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French senator calls for the legal protection of regional recipes

Senator Alexandra Borchio-Fontimp told db of her campaign to enforce similar restrictions on recipes as are found in the AOP system for wine: it is fundamental to defend our culinary heritage as we can defend our literary, artistic or architectural heritage.”

Salade niçoise, with the offending addition of potatoes and green beans.

The nation that gave the world Auguste Escoffier and the Michelin guide is internationally revered for its gastronomy. However, Borchio-Fontimp, of the conservative Les Républicains party, argues that some of the nation’s most celebrated dishes are threatened by deviation from the historic recipe.

Citing one of the signature dishes of Nice, the major city in her Alpes-Maritime constituency, Borchio-Fontimp said: “…we fight in particular against putting beans or potatoes in the salade niçoise. For us, this is a heresy that goes against the education of our parents and ancestors.”

Most 19th century recipes for salade niçoise consist of tomatoes, anchovies and a drizzle of olive oil. In the intervening years, olives and boiled eggs were added, and tuna became a permissible alternative to anchovies. However, the line is drawn at cooked vegetables.

Other twists/corruptions Borchio-Fontimp mentions include yuzu sauerkraut and chickpea cassoulet. However, she insists that she is not close-minded when it comes to global cuisines: “The only thing we say is that we must respect the origins of what we consume.”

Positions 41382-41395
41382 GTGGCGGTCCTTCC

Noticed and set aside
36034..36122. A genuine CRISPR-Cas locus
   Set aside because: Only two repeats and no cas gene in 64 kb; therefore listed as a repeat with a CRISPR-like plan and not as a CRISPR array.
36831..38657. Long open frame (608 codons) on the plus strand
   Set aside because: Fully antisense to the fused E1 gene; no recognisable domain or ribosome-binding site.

Borchio-Fontimp is campaigning to legally dictate the ingredients that can go into dishes which share the name of regional specialties in an effort to avoid what some might refer to as ‘brand dilution’.

The proposal to “defend all French regional recipes” has already received support from two organisations: Toqualoi Protections des Recettes de Cuisine and the Collectif Cuisine Niçoise.

Borchio-Fontimp is also concerned with how imitation might damage the reputation of France’s drinks. She argues that international producers calling wines ‘Bordeaux-style’ or ‘Champagne-style’, for example, is “intellectual dishonesty”: “Using a name that does not correspond to the final product is an attempt to mislead the consumer.”

“Imagine if tomorrow we French were to produce cars totally different from Aston Martin; slower, lower quality, less expensive, but which would bear the name of Aston Martin. That makes no sense, does it?”

Historian and gastronomer Giles MacDonogh tells db that the proposals are flawed: “To say that a salade niçoise has to contain anchovies or eggs and may not use potatoes or capers would be to impose an unwelcome uniformity and might cause the inhabitants of ‘Petite Flaque sur Marais’ to rise up in anger when they point out that they have always made theirs with cornichons.”

However, MacDonogh does not believe that legislation would be a disaster for culinary creativity, likening “pretentious chefs” to winemakers who deviate from the typicity of a particular AOP, even if it means that they have to label their product differently: “they prefer to put their stamp on things”.

The suggestion that changing ingredients in a recipe is tantamount to “heresy” does make this writer wonder: at what point does an adaptation to a dish eventually become the ‘tradition’?

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